As the Rapid Reaction generator does not appear to be working, this will be a regular recap of tonight’s game. Denver shared the ball beautifully, scored in the paint at will and won with relative ease versus Charlotte, increasing their home court record to a league-best 8-1, and improving to 15-13 (.536) overall.
With seven players in double figures, no one player jumps off the box score as the player of the game, but most who watched should agree that that honor should go to Kosta Koufos, who did a wonderful job scoring around and defending the rim. His season high 16 points, as well as five blocks, led the Nuggets, but neither tell the whole story. “Energy” and “hustle” are words generally reserved for Kenneth Faried and Corey Brewer, but Koufos’ activity level in the paint tonight was, perhaps, the biggest factor in Denver taking an 18-point lead into halftime and keeping the pedal on the gas from there.
Ty Lawson and Andre Miller combined for zero points in this game, which has got to be a first, but that is far overshadowed by the fact that the team as a whole dished out a season-high 36 assists. Lawson played only the first half, leaving the game after that due to concern over a possible Achilles injury (we’ll update you when more details are released). He had five assists in his 17 minutes, and did a great job of pushing the pace and initiating good ball movement. Miller and Andre Iguodala both added eight assists, Brewer had six, and Faried had a career-high four. It was a great display of unselfish basketball all around, including on several fast breaks and end-of-shot-clock situations where we’ve often seen players keep the ball for the worse shot rather than find another for a better look.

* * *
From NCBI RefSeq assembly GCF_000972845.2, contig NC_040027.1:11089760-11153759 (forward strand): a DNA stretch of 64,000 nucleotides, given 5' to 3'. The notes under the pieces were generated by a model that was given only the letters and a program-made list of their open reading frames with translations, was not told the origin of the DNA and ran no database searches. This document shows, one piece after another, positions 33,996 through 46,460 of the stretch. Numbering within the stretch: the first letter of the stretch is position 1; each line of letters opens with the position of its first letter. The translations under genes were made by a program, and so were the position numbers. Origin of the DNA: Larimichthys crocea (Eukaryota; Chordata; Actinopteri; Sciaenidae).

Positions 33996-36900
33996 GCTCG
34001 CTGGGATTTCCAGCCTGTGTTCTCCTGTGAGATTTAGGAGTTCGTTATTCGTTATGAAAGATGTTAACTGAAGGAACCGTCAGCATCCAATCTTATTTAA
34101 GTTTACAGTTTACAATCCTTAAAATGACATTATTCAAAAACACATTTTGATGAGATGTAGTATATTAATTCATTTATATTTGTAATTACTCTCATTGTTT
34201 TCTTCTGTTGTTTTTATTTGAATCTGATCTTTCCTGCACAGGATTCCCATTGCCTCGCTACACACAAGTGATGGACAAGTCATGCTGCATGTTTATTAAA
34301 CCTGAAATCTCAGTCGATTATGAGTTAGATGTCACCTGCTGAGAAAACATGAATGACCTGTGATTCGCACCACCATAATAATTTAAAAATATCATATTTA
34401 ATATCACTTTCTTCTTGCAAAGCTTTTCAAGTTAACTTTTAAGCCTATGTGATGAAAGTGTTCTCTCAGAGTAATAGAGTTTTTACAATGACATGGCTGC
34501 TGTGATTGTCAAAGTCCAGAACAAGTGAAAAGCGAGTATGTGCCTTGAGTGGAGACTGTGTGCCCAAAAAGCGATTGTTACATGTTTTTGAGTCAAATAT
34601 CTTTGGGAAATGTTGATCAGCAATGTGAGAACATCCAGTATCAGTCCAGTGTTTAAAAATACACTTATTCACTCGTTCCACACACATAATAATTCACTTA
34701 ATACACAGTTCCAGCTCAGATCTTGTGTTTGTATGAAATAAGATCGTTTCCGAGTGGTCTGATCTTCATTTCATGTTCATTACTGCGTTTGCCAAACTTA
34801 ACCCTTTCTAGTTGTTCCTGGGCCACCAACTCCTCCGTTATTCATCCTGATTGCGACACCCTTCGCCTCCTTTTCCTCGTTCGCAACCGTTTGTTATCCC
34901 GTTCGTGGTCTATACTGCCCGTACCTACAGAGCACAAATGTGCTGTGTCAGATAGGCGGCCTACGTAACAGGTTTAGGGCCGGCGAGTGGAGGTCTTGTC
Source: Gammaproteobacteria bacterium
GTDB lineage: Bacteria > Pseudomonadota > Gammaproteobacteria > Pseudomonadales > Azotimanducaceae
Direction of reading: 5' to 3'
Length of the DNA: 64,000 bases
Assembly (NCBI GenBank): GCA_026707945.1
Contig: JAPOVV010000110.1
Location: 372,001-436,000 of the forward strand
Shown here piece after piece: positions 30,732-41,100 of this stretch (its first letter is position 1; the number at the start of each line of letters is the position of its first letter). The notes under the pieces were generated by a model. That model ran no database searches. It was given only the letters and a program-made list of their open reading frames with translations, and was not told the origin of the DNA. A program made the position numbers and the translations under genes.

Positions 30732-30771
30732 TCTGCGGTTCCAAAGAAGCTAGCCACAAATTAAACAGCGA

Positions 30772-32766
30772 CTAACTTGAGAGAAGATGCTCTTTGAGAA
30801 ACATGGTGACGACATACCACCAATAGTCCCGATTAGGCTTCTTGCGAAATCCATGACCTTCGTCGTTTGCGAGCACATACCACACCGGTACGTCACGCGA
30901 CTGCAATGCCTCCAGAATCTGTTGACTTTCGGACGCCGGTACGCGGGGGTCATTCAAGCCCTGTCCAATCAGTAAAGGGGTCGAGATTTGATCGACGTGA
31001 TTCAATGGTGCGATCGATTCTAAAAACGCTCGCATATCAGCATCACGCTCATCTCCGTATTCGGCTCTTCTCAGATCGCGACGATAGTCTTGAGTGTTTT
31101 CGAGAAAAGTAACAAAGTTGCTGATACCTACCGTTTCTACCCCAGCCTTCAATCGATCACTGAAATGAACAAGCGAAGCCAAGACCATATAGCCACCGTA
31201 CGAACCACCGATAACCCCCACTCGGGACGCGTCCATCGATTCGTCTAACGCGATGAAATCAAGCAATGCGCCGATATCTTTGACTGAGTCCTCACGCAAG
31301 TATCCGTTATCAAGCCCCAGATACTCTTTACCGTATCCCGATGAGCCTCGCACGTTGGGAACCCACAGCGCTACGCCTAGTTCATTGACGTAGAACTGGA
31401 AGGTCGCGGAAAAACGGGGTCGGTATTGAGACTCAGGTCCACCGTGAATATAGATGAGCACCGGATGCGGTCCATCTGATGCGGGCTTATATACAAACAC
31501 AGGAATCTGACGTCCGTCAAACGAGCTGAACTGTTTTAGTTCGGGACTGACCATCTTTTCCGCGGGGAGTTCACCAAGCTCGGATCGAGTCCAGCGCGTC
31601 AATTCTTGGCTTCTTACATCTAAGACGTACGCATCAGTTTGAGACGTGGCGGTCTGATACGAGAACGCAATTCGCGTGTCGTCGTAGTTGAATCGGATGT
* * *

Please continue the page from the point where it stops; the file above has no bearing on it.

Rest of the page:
After shooting a historically bad 0-22 from the 3-point line in Thursday’s game against Portland, Denver missed another five to open this game before Jordan Hamilton finally broke the streak with eight minutes remaining in the second quarter. The team still didn’t shoot as well from the arc as one would hope, finishing the game 6-20 (30 percent), but the good news was that Danilo Gallinari was able to find his shot again, hitting some big 3-pointers which helped to stiff arm the Bobcats and prevent them from seriously challenging Denver’s lead.
This may have been the best collective performance by all five starters we may have seen this season. Lawson and Gallo were relatively quiet but effective while Koufos was beasting. Faried really set the tone in the first quarter with his energy, making some big dunks and rebounds that helped establish Denver as the owners of the paint. And Andre Iguodala played with more energy and focus than perhaps he has all season. He really seems to finally be discovering his comfort zone and role on this team which is so different from his former 76ers. When he doesn’t play aggressive as he did tonight, his impact on the court seems to completely disappear, and it really hurts the Nuggets. The Iguodala who showed up in this game – and especially his playmaking and defense – is the guy Denver needs to be there every night to have a successful season.